In Missouri, a Forecast for Voter Misery

By Amy Goldstein and Peter Slevin
Monday, November 6, 2006

Move over, Florida. You, too, Ohio. The state most ripe for voting disputes in tomorrow's voting, according to election law experts across the ideological spectrum, may well be Missouri.

"I feel a little like somebody in New Orleans the weekend before Katrina hit," said St. Louis attorney Mark "Thor" Hearne, who was the chief election lawyer for the 2004 Bush-Cheney campaign and now is counsel to a conservative group working to prevent voting fraud.

"I really, really, really hope Missouri does not find itself in the cross hairs," he said. But teams of lawyers care ready.

Prognosticators say the electoral climate in Missouri is volatile to start with because the state has perhaps the tightest Senate contest in the nation. First-term Sen. James M. Talent (R) has been deadlocked in polls for the past few months with his Democratic challenger, State Auditor Claire McCaskill. Voters also appear narrowly divided over a ballot initiative to allow usage of stem cells in medical research.

Those high stakes could drive up turnout and produce long lines at voting sites. They also could produce a thin enough margin in the Senate race to motivate the apparent loser to challenge the results.

Both parties already are complaining about possible voting trouble. Democrats and their allies say voters may be confused by a new state law requiring them to bring a photo ID to the polls. The law was struck down in court.

"Will poll workers inappropriately ask for ID? Will those kind of disputes lead to provisional ballots?" asked Tova Wang, an elections specialist at the Century Foundation.

Republicans, for their part, accuse Democrats of a history of voter fraud in the state. They point to the indictment last week of four workers for a liberal group, ACORN, alleged to have submitted false voter registrations to Kansas City's election board.

Given that mood, this is what Rick Hasen, a law professor at Loyola Law School in Los Angeles, posted the other day on his Web site, : "If I were a journalist interested in the potential election meltdown of 2006, I'd head to St. Louis."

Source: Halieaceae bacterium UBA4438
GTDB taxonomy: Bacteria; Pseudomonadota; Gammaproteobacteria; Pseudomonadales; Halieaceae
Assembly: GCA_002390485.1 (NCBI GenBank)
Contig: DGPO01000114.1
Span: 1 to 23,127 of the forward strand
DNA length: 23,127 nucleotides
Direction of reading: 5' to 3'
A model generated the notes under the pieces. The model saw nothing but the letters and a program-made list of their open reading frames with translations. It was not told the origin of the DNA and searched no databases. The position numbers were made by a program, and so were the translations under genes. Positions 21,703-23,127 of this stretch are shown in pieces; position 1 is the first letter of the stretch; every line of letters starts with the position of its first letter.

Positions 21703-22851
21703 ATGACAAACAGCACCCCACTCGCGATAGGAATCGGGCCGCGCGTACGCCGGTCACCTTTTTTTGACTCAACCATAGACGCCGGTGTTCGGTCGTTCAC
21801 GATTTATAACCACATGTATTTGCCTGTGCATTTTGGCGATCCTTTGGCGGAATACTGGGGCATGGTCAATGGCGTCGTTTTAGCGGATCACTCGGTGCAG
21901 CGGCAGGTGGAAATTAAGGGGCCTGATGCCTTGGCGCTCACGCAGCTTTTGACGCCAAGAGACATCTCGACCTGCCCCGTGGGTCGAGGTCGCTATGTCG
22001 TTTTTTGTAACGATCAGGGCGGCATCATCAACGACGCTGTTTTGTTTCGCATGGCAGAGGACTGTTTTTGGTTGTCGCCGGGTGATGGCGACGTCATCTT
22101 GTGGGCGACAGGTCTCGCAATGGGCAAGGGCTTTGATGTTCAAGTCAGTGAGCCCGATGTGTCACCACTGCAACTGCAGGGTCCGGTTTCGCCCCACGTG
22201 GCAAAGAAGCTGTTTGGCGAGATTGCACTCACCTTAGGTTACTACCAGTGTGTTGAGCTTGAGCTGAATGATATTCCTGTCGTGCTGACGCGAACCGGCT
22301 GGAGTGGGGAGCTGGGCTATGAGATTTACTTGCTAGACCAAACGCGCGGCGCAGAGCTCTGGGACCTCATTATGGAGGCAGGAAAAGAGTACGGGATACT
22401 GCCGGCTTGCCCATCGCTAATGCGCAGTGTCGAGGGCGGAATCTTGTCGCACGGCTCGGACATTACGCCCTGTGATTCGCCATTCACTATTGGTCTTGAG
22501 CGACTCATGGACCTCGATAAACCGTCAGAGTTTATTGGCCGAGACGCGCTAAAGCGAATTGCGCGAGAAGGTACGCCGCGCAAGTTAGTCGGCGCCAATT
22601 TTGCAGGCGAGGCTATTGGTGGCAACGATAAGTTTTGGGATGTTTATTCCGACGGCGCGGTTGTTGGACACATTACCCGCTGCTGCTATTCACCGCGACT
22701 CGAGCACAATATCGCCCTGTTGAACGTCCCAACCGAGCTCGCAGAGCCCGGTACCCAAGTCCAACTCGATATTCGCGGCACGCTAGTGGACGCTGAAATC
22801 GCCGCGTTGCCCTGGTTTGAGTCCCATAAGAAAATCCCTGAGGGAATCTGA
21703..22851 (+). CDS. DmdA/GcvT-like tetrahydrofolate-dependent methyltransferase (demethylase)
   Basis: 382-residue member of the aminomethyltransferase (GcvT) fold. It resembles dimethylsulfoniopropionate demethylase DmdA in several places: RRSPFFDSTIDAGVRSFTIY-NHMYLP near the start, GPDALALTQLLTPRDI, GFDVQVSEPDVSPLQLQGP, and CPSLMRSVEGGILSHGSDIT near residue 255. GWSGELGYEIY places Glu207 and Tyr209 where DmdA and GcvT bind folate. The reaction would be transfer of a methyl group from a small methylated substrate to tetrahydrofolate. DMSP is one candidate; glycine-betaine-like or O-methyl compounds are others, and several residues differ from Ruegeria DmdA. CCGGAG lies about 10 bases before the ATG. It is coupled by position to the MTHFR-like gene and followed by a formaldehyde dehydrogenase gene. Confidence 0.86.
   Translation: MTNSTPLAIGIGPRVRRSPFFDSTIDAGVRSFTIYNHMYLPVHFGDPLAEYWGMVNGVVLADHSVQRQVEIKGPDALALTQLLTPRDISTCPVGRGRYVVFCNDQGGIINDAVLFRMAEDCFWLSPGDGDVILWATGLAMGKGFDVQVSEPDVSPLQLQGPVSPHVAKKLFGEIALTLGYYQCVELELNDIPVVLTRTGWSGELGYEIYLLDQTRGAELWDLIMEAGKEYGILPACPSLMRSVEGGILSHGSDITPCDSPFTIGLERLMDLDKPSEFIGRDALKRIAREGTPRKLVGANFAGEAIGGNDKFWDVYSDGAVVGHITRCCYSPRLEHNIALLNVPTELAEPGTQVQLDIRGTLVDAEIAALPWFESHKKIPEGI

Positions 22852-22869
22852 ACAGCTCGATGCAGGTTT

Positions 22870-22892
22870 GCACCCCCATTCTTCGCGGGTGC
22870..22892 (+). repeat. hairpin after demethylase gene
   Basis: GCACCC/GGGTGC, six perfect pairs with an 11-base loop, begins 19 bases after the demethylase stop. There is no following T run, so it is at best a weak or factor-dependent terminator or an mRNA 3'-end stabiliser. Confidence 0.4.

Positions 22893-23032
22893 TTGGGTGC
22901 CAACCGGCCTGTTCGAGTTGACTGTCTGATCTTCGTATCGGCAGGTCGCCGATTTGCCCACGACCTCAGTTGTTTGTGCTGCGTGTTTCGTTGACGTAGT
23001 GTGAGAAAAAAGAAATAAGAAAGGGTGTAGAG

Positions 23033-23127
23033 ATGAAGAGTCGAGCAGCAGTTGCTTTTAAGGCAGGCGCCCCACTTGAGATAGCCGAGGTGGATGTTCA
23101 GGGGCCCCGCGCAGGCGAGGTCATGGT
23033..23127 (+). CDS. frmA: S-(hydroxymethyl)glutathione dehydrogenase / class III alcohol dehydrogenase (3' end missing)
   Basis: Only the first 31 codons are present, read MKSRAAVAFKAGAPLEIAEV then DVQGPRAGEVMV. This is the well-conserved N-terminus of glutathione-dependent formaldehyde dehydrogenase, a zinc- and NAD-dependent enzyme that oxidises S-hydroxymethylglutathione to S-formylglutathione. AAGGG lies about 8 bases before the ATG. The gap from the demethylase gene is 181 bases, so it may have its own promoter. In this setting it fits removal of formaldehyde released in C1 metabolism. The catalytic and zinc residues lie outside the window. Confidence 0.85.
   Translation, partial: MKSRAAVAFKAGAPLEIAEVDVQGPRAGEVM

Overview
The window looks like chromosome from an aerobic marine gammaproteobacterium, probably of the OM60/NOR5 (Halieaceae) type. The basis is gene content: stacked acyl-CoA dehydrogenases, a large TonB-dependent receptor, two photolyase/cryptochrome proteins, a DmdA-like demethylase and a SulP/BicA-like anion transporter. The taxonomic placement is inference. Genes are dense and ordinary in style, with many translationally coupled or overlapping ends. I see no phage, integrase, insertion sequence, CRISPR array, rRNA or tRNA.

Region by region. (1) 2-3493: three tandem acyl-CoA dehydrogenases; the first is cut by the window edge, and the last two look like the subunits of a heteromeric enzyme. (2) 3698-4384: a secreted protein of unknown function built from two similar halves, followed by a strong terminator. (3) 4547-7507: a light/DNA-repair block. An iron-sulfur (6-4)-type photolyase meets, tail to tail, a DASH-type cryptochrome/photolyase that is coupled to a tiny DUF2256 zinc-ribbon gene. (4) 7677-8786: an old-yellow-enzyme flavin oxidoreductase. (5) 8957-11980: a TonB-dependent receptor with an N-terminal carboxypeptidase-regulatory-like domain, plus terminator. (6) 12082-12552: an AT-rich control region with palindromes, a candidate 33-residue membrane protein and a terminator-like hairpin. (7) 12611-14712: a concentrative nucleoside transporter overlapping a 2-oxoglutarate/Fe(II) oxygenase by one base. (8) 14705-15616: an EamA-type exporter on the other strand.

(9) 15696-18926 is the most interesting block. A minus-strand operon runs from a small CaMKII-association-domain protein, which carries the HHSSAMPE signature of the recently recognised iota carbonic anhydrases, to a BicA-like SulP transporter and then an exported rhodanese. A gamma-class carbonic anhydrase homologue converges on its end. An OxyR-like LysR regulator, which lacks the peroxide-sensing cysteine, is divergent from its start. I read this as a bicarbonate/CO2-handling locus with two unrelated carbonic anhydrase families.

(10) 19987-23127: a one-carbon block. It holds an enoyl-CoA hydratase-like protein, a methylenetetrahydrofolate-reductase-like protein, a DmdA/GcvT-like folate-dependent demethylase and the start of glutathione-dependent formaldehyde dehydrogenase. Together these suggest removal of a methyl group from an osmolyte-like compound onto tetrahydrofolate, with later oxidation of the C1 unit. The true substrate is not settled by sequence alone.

Rallying the Christian Left

In Ohio, faithful Christians on the left are working to turn the tables on the Christian right. Using the language of equality and social justice, pastors urged nearly 400 people at a Columbus church last week to vote their liberal hearts and "create a just and peaceful world."

The featured speaker at Broad Street Presbyterian Church was Jim Wallis, the left-leaning author of "God's Politics" who has been urging Christian audiences around the country to fight back against social conservatives who helped create the Republican majority in Washington. He spoke of humility, reflection "and even accountability."

He also backed a statewide ballot initiative that would raise the minimum wage from $5.15 an hour to $6.85. A group called Let Justice Roll passed out sign-up sheets for a voter turnout operation.

"Not paying decent wages is a biblical issue in my Bible," Wallis said. "Inequality is a biblical issue. Inequality makes God mad and should make us mad, too."

Wallis was introduced to the downtown crowd by the pastor of Vineyard Church of Columbus, the Rev. Rich Nathan, who thinks evangelicals are a diverse community with an array of concerns wider than abortion and gay marriage -- and have a less monolithic worldview than the media often portray.

"I believe we're going to see an entirely different trajectory in the evangelical church in the next decade," Nathan said. "The evangelical vote is up for grabs, and that is a good thing."

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